Internal conflict describes troubles or disagreements which occur within an entity. Such conflict may occur within a single person, an organization, or even a nation. What makes internal conflict distinct is that the trouble is not necessarily instigated by or dependent upon an external factor.
For an example of single-person internal conflict, consider whether there has ever been a time in your life when you had a hard time making a decision. People face such situations all the time, but some decisions are harder to make than others. Think about some of the risks that can come with medication, especially for serious illness. Many people who have cancer struggle to decide what kind of treatment to receive, if any. On one hand, cancer may kill the sick person. On the other hand, chemotherapy is incredibly stressful on the body and mind. People facing internal conflict may feel as though they must choose the lesser of two evils, or the option which might cause the least suffering for themselves or others.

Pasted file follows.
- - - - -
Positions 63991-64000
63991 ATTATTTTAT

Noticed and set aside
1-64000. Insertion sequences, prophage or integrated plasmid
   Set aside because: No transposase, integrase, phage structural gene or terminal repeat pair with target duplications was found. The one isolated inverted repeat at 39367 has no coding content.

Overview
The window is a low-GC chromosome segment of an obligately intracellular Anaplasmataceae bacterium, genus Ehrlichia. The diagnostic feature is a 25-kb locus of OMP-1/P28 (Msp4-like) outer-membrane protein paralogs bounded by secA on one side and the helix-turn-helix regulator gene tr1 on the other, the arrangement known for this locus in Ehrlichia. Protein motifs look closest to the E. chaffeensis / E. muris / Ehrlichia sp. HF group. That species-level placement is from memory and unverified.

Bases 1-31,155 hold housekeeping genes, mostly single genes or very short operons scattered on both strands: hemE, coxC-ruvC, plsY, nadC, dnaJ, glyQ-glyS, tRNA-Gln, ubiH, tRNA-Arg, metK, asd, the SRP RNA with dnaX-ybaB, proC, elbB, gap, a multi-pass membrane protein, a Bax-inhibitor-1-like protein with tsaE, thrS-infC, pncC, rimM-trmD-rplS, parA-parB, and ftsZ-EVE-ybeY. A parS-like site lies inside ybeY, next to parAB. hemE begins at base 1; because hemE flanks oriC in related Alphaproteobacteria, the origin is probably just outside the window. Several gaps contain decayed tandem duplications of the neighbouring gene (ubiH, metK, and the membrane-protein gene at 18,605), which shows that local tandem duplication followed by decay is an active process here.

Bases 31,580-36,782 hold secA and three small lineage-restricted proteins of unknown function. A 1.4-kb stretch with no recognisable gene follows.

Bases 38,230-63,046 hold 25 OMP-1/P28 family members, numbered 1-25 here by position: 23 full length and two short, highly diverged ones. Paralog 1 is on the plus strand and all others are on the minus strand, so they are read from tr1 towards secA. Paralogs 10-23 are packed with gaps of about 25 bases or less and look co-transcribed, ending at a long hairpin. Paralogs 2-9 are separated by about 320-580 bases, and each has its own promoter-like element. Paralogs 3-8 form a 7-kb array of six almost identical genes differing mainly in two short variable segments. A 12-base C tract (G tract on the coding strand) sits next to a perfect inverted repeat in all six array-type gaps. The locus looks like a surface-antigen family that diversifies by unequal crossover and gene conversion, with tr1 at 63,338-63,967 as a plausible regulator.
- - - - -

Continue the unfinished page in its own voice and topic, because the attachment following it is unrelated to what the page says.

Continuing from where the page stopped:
Intra-group conflict on a small to medium scale may or may not be more difficult to work out. In group settings, there is usually the benefit of discussion, but the possibility that things may not turn out the way you wanted. Let's imagine a school activities group who are working to plan the next social dance. Half of the group think the dance should be a fundraiser to help purchase some new sports equipment for the school. The other half of the group want the dance to celebrate their friends who will be graduating. Both halves of the group may have good reasons for why the dance should be dedicated to a particular cause, but how do they decide which is better?
This leads me to our third level of internal conflict—that which occurs on a massive scale. I believe that the best solution to the types of conflict which occur on any group level (be it big or small) is to discuss the facts and opinions and take a vote among all members. As an example of a massive scale internal conflict, consider the tension that arises in a nation during election years. Nations may have many political parties with differing beliefs about how the government should carry out its duties. What's more, individual members of political parties have their own beliefs about how the government should operate. Conflict on such a large scale can sometimes escalate into violence, but ideally it is resolved through discussion and a "fair and square" vote.